Remember, reverse mortgages can be complex, and the specific terms and conditions may vary depending on the lender and the type of reverse mortgage you choose. It's crucial to consult with a reputable reverse mortgage counselor or financial advisor to fully understand the implications and determine if a reverse mortgage is the right option for your individual circumstances.


An ITIN home purchase refers to the process of buying a home using an Individual Taxpayer Identification Number (ITIN) instead of a Social Security Number (SSN). ITINs are issued by the Internal Revenue Service (IRS) to individuals who are not eligible for an SSN but need to fulfill tax obligations.

Here's a simplified explanation of an ITIN home purchase:

ITIN: An ITIN is a unique identification number issued by the IRS to individuals who are not eligible for an SSN but still need to comply with tax requirements. ITINs are often used by non-resident immigrants, resident aliens, and other individuals who don't qualify for an SSN.

Mortgage Eligibility: While having an ITIN instead of an SSN may limit your options, it is still possible to qualify for a mortgage loan to purchase a home. Some lenders offer mortgage programs specifically tailored for individuals with ITINs.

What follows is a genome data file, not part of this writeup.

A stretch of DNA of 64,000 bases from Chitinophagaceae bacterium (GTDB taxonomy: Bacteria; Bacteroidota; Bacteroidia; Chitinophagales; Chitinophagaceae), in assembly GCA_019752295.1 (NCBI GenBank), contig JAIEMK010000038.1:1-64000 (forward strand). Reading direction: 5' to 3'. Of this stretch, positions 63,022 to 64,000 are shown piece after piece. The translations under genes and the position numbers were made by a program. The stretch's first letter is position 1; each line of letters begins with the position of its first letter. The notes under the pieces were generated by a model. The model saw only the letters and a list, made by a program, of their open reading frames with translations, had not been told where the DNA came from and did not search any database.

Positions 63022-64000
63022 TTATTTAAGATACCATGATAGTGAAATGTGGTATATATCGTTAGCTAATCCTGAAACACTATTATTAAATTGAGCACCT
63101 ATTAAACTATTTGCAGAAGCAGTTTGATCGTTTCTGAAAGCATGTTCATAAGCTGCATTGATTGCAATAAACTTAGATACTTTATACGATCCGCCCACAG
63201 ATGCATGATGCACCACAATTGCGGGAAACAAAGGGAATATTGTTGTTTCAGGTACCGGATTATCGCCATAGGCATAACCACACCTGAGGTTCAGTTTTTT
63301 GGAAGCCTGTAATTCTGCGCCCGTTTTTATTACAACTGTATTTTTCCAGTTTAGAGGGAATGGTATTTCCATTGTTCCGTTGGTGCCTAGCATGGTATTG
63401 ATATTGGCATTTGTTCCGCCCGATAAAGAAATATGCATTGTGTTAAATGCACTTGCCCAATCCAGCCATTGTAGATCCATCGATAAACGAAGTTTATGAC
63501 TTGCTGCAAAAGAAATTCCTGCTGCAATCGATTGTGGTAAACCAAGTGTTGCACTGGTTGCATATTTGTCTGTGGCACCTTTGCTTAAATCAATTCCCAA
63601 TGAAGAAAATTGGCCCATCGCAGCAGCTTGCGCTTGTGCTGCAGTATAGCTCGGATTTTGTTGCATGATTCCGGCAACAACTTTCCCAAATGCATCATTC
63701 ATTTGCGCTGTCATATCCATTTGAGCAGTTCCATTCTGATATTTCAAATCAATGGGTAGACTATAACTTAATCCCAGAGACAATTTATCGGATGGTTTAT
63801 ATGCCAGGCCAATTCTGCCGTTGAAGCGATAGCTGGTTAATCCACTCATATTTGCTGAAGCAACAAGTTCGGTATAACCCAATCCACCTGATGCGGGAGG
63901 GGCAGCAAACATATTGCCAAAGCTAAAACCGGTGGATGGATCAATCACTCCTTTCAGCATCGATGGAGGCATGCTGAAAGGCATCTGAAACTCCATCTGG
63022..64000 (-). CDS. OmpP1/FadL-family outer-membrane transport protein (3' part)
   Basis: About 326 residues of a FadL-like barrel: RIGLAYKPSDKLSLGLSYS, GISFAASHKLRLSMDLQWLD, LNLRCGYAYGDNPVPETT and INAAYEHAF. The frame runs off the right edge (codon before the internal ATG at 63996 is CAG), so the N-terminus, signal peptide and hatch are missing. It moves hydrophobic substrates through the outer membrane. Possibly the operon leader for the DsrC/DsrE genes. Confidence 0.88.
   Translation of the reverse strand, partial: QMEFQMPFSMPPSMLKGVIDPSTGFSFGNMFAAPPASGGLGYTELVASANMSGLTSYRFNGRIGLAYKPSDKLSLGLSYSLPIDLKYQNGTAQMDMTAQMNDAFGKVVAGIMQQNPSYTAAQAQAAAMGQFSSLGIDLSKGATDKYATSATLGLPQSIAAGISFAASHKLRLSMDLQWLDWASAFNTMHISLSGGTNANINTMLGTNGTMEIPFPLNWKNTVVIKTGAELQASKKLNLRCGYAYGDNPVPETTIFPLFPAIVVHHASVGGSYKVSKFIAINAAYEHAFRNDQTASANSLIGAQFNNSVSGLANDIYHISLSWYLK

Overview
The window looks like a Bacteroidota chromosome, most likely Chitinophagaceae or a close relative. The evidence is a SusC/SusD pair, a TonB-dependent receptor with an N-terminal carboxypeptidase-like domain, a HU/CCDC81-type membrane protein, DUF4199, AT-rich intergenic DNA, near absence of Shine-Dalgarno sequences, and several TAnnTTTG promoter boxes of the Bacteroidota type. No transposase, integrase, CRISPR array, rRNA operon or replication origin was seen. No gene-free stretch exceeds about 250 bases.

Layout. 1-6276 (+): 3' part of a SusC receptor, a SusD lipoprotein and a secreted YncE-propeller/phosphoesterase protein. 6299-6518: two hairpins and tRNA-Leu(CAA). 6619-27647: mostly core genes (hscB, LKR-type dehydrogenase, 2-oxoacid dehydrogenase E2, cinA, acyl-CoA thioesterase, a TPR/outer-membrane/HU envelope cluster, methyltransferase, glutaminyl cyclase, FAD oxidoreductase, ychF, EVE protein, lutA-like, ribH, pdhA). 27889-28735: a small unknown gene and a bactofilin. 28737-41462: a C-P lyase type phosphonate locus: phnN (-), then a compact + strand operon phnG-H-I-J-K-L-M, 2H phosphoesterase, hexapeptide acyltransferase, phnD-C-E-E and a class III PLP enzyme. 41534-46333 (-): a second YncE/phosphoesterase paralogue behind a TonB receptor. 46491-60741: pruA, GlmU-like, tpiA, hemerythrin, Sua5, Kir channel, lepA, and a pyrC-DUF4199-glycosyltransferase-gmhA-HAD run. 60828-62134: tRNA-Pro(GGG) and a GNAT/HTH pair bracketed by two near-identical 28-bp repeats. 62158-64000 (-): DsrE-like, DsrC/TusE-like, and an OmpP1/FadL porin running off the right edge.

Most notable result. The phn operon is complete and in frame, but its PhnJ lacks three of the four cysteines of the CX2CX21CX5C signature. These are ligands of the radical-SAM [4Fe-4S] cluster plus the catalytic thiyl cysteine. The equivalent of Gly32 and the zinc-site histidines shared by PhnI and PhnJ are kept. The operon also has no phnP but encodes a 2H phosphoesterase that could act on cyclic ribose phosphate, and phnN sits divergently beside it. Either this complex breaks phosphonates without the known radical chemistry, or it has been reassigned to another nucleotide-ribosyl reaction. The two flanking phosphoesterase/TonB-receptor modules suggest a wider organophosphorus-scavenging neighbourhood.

ITIN Home Loan Programs: These mortgage programs cater to borrowers with ITINs, allowing them to apply for a mortgage using their ITIN as an identification number. The eligibility criteria and terms of these programs may vary among lenders.

Documentation and Requirements: To apply for an ITIN home loan, you will typically need to provide the same documents as traditional mortgage applicants, such as proof of income, bank statements, identification, and credit history. However, instead of using an SSN, you would provide your ITIN as your identification number.

Loan Terms and Conditions: The loan terms and conditions for an ITIN home purchase may vary depending on the lender and the specific program. It's important to carefully review and compare the interest rates, down payment requirements, closing costs, and repayment terms offered by different lenders.

Benefits and Considerations: An ITIN home purchase can provide an opportunity for individuals without an SSN to become homeowners. However, it's crucial to consider the financial aspects, such as affordability, interest rates, and repayment obligations. Consulting with a mortgage professional or financial advisor can help you navigate the process and find the best options for your specific circumstances.

It's worth noting that mortgage programs and requirements can change over time, so it's advisable to consult with a lender or mortgage specialist who can provide up-to-date information and guidance on ITIN home purchases.